Reactive Transport and Mass Balance Modeling of the Stimson Sedimentary Formation and Altered Fracture Zones Constrain Diagenetic Conditions at Gale Crater, Mars

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On a planet as cold and dry as present-day Mars, evidence of multiple aqueous episodes offers an intriguing view into very different past environments. Fluvial, lacustrine, and eolian depositional environments are being investigated by the Mars Science Laboratory Curiosity in Gale crater, Mars. Geochemical and mineralogical observations of these sedimentary rocks suggest diagenetic processes affected the sediments. Here, we analyze diagenesis of the Stimson formation eolian parent material, which caused loss of olivine and formation of magnetite. Additional, later alteration in fracture zones resulted in preferential dissolution of pyroxene and precipitation of secondary amorphous silica and Ca sulfate. The ability to compare the unaltered parent material with the reacted material allows constraints to be placed on the characteristics of the altering solutions. In this work we use a combination of a mass balance approach calculating the fraction of a mobile element lost or gained, τ, with fundamental geochemical kinetics and thermodynamics in the reactive transport code CrunchFlow to examine the characteristics of multiple stages of aqueous alteration at Gale crater, Mars. Our model results indicate that early diagenesis of the Stimson sedimentary formation is consistent with leaching of an eolian deposit by a near-neutral solution, and that formation of the altered fracture zones is consistent with a very acidic, high sulfate solution containing Ca, P and Si. These results indicate a range of past aqueous conditions occurring at Gale crater, Mars, with important implications for past martian climate and environments.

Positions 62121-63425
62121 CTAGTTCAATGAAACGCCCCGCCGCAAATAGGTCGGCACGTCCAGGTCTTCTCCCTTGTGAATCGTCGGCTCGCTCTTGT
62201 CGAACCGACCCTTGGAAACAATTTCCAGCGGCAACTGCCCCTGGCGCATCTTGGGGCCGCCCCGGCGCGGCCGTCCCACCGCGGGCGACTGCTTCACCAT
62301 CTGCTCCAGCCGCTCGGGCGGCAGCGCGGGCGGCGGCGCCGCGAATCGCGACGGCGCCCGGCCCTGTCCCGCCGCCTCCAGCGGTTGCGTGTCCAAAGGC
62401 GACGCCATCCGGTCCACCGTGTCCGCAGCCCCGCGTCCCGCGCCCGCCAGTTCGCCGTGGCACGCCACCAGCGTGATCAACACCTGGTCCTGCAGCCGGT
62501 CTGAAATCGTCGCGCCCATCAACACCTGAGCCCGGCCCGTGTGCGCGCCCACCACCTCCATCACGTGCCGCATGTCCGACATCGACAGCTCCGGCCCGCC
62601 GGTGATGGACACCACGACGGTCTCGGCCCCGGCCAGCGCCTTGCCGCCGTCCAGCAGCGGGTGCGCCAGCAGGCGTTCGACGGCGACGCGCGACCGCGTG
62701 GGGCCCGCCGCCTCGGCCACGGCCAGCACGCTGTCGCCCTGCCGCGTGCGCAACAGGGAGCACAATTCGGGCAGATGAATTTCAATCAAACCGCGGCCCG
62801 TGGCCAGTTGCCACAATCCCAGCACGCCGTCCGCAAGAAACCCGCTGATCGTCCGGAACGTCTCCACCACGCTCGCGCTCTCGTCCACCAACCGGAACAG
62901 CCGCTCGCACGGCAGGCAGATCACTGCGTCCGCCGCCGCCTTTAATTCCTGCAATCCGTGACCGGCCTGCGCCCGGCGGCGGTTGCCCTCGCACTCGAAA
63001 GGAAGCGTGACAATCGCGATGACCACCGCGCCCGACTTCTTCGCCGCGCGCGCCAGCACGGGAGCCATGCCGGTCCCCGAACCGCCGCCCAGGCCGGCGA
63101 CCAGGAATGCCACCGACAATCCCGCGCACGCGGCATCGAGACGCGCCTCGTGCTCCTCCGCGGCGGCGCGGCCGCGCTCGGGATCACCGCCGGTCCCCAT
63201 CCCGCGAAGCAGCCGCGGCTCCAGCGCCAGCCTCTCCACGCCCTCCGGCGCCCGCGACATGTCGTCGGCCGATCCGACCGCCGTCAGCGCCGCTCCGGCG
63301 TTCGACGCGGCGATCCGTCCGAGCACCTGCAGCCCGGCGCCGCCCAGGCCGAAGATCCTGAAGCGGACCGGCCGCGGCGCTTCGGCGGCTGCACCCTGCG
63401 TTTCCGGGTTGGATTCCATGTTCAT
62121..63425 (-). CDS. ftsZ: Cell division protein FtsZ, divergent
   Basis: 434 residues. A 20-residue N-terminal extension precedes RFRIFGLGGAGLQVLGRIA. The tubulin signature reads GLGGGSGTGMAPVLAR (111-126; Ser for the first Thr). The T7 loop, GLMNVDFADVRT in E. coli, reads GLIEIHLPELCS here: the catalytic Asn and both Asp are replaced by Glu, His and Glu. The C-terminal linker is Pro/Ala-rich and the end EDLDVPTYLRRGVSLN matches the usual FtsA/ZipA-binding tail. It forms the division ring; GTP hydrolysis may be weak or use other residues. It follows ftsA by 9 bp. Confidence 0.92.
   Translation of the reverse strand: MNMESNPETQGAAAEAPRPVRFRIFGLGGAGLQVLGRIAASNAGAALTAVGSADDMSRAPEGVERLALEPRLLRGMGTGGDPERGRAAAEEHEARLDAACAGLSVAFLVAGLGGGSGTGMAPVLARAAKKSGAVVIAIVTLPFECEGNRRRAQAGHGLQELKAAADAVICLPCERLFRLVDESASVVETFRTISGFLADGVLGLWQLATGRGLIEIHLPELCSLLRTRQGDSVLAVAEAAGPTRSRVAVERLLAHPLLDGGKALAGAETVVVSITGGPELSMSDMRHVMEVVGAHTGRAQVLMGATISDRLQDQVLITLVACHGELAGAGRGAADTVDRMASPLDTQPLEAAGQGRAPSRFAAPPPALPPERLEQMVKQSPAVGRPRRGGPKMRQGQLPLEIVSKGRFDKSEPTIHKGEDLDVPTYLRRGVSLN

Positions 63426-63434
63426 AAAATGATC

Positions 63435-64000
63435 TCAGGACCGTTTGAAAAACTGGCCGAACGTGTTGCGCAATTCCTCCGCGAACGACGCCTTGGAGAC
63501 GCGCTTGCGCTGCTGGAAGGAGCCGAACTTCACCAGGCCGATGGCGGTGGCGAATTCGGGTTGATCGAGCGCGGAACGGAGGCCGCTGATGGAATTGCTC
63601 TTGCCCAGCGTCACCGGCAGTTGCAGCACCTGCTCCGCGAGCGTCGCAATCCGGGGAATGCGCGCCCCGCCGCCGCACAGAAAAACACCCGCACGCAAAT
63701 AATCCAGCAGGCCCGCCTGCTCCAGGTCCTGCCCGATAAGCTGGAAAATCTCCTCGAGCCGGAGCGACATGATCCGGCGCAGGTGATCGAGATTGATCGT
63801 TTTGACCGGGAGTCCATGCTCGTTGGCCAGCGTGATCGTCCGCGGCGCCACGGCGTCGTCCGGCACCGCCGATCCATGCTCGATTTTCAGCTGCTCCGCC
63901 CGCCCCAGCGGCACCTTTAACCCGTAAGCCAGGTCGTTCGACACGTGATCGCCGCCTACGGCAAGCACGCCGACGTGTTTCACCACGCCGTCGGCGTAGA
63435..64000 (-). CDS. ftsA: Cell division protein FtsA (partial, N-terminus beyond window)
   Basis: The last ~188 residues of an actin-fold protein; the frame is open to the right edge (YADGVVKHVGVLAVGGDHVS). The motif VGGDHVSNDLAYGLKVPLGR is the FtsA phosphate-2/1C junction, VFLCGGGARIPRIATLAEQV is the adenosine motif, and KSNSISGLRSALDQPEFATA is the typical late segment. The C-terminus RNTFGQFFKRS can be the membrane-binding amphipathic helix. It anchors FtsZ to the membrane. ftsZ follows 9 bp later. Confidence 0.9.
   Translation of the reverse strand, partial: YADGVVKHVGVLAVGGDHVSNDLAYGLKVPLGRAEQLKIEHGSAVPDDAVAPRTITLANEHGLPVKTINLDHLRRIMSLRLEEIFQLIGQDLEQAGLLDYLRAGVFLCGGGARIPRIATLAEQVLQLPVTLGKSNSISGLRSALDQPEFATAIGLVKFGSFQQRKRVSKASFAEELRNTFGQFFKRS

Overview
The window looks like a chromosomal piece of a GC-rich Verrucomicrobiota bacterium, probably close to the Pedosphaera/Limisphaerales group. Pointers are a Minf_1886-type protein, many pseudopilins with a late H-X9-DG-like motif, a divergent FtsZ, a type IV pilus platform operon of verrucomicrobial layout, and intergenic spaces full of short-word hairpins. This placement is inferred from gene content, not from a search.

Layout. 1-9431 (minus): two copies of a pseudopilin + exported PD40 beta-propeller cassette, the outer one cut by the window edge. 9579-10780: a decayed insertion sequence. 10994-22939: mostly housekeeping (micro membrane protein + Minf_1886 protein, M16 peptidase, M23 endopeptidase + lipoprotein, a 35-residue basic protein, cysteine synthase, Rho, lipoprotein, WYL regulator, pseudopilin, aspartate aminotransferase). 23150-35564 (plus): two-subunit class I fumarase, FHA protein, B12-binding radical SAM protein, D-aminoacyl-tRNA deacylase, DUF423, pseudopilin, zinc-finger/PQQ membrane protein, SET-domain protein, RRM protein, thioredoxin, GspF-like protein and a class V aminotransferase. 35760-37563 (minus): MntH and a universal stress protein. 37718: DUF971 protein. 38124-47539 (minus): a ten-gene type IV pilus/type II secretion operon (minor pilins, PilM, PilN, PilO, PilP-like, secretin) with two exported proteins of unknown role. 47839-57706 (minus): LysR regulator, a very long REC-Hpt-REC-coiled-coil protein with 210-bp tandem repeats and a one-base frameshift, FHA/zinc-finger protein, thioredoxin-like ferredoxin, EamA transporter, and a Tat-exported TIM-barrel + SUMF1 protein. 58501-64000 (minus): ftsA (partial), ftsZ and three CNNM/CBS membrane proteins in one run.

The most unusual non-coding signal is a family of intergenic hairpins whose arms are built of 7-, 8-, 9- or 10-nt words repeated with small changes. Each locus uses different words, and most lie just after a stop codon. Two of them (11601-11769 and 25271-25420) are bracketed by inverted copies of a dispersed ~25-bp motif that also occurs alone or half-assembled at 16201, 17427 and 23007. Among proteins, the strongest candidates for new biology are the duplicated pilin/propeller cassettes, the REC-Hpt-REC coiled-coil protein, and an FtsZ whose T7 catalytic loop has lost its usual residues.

Gale crater; Altered fracture zones; Stimson formation; Reactive transport modeling; Weathering


Earth Sciences | Sedimentology

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